It is easy to be wise after the fact in 2019. Agile practices and literal miniature software assembly lines (continuous build infra) now exist, and have made us much more sensitive to the damage done by scope size and delivery delay in large software systems. Trying to solve complex problems with more upfront planning was a high modernist worldview going out of fashion, but still very much in the intellectual water in 1980: Lehman gave a lecture in 1974 referencing both city planning and the Club of Rome report Limits to Growth. Perhaps it would be fairer to point out that thinkers who advocated short simple changes as a response to complex systems – like Jane Jacobs, or John Boyd and his OODA loop – were always tacking into the intellectual wind.

References

Cook, S., Harrison, R., Lehman, M.M. and Wernick, P.: ‘Evolution in software systems: foundations of the SPE classification scheme’, Software Maintenance and Evolution Research and Practice, 2006, 18, (1), pp. 1-35  
Lehman, M.M. , “Programs, cities, students – Limits to growth?” Inaugural Lecture, May 14,  1974, ICST Inaugral Lecture Series, Ed., VOI. 2, pp. 147-163, 1979. vol. 9, pp. 211-229,  1970-1974; and in Programming Methodology D. Gries, Ed. New York: Springer-Verlag, 1979,  pp. 42-69.
Lehman, M. M. (1980). Programs, life cycles, and laws of software evolution. Proceedings of the IEEE, 68(9), 1060-1076.
Naur, P. (1985). Programming as theory building. Microprocessing and microprogramming, 15(5), 253-261.
Weisberg – Simulation and Similarity.

The Mall

This is not one of 50 Posts About Cyborgs, but it owes much to the series.

The mall is a cybernetic garden at the crossroads of suburbia. It exists as a reconstructed island of metropolitan density in an environment hostile to it. Suburban houses are on a relatively human scale, but suburbia is not. Suburbia in the large is the domain of the automobile.

The city and the mall are cybernetic in that they are self-regulating human structures which take on environmental management in a way that makes it unconscious to users. The mall air conditioning is a clue. With cybernetics we change our environment; as cyborgs we change ourselves.

An informative exercise for those wanting to discover this island of density is to cross a shopping mall car park by foot on a summer’s day. It is striking what a brutally awkward space it is. It is at the intersection of car and person, hostile to both.

The most excellent mall entrance from a carpark I have seen is at Suntec City Plaza in Singapore. As in many Brisbane shopping centres, the underground carpark leads into a large stairwell for the escalators up into the main set of shops. At Suntec City they have expanded the space and included a massive pond. Large Chinese goldfish and carp swish through the water, easing the stress of bustling and queueing that is mall and carpark existence. Small waterfalls provide white noise cover for engines revving in low gear downstairs and muzak upstairs. The water garden of lilypads and shrubs scrub the air of exhaust fumes. The glass of the automatic doors reflect the tranquility into an imaginary middle distance. Fish ponds are not unusual in Singapore, but the enervating context makes this one an underground Hanging Garden of Babylon.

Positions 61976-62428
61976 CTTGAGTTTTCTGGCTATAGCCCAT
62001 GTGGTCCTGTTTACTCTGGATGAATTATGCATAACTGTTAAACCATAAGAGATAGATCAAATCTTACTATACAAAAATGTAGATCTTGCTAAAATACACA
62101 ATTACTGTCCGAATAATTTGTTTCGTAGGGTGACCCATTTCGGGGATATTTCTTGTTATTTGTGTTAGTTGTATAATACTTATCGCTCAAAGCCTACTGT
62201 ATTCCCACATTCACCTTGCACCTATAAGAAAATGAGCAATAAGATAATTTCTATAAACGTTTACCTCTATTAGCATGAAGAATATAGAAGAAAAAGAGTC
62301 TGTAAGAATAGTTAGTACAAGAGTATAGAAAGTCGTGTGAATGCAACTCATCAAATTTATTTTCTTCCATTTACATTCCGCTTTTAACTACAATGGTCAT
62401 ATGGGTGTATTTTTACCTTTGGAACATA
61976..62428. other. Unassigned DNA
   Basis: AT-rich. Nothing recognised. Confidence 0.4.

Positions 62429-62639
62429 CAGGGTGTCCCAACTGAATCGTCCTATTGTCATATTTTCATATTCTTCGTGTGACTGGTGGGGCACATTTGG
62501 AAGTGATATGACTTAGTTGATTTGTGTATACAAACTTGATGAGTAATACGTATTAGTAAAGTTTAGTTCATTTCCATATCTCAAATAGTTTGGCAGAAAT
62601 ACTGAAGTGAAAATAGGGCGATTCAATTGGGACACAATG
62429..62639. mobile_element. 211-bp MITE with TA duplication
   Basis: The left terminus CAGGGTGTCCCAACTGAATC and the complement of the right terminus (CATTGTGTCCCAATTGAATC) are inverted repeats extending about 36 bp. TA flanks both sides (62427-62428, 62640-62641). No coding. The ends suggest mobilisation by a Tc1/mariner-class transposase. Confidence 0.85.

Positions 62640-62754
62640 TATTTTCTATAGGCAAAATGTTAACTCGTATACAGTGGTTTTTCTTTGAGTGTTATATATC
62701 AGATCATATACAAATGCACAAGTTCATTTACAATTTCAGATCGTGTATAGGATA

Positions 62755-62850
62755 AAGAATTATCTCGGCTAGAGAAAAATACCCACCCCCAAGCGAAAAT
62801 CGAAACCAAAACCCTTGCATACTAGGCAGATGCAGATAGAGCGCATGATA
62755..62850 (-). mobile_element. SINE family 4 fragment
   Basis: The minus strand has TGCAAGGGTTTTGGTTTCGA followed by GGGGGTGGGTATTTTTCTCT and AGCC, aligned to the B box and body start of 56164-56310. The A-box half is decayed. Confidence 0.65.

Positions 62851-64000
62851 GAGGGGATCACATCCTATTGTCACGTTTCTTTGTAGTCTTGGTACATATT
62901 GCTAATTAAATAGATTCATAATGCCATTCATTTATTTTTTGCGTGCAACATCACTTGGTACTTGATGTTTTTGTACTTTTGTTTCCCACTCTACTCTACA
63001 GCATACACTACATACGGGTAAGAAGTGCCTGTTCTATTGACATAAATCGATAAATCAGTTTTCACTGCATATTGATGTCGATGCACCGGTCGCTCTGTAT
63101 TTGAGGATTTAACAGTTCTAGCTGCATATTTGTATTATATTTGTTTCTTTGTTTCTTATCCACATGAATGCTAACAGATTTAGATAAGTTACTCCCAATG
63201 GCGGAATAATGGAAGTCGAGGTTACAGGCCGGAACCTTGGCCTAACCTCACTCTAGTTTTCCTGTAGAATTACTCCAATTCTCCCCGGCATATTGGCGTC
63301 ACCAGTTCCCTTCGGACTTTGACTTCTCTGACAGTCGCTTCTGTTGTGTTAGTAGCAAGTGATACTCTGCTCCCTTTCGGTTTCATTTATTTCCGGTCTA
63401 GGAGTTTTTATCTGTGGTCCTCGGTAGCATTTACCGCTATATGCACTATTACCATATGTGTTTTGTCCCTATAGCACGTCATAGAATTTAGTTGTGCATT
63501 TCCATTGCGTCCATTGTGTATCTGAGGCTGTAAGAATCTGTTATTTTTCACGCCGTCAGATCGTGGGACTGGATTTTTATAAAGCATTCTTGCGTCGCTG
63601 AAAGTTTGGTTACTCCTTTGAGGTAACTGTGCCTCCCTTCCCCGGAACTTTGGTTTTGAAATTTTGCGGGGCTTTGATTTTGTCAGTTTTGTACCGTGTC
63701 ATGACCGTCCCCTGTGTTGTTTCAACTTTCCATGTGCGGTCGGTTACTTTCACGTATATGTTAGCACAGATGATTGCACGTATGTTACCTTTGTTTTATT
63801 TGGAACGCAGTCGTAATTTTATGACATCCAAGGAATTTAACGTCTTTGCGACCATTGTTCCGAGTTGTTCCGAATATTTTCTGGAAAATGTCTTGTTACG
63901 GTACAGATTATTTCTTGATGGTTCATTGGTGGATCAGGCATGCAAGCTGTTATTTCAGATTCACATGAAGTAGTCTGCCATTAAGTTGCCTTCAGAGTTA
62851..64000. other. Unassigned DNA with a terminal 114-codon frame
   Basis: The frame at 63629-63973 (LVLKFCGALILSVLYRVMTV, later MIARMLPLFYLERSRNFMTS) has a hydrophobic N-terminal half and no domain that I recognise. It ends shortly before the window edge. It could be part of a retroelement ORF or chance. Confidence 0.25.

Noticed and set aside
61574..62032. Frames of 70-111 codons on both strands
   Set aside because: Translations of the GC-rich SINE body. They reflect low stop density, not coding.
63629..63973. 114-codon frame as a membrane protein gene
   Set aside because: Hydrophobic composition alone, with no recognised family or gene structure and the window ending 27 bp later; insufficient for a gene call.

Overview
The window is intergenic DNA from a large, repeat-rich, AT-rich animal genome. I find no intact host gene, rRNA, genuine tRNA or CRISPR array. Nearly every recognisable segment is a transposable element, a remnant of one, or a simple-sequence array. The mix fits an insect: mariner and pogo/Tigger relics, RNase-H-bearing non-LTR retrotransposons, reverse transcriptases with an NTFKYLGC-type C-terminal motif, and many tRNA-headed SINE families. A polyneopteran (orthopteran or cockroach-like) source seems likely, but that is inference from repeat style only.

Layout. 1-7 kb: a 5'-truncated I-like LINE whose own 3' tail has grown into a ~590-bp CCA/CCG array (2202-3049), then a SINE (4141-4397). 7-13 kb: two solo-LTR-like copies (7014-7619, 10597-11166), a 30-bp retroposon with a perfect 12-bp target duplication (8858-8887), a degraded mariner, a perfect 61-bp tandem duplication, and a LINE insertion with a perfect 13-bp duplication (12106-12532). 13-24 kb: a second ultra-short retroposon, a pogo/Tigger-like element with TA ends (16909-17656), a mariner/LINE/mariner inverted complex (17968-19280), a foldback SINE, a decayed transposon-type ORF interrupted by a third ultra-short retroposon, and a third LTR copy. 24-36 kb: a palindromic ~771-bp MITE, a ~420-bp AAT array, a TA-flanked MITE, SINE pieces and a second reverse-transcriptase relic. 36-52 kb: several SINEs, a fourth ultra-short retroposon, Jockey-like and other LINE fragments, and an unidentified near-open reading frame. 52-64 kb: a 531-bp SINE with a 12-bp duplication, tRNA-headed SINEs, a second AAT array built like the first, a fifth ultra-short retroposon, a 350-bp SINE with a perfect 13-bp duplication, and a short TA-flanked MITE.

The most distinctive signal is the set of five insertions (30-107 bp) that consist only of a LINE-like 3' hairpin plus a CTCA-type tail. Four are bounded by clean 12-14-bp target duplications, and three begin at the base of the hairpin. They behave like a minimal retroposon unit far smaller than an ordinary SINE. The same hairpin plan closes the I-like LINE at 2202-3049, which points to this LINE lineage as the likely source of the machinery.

I have more affection for the entrance than the rest of Suntec City, which is otherwise a graceless sprawl of one way escalators and cavernous halls segregated from the metro system (until very recently). It is a confusing space, twisty but without organic paths of use, where assistants have to be paid to accompany the standing maps, as a rescue service for beleaguered shoppers.

More common is placing a mall above an MRT station. Crossroads are common precursors to markets. The intersection of needs is already in place.

City is a recurring suffix for malls in Singapore – Great World City, Turf City, Vivo City – which is a curious intensifying suffix to use in a country which is already a city-state. City in Chinese is 城市, literally a wall plus a market. A mall, too, is that.

To conclude, or perhaps, to make manifest:

The city is a self-regulating human modification for surviving hostile environments.

The mall is a type of internal city which attempts to modify humans to survive the hostile environments of cities.

The inner city and the outer suburbs can both be hostile environments.

Where the city itself is a savannah for metropolitan cyborgs, the mall-spaceship can be dismantled.

The natural environment of man is yet to be built.
John Powers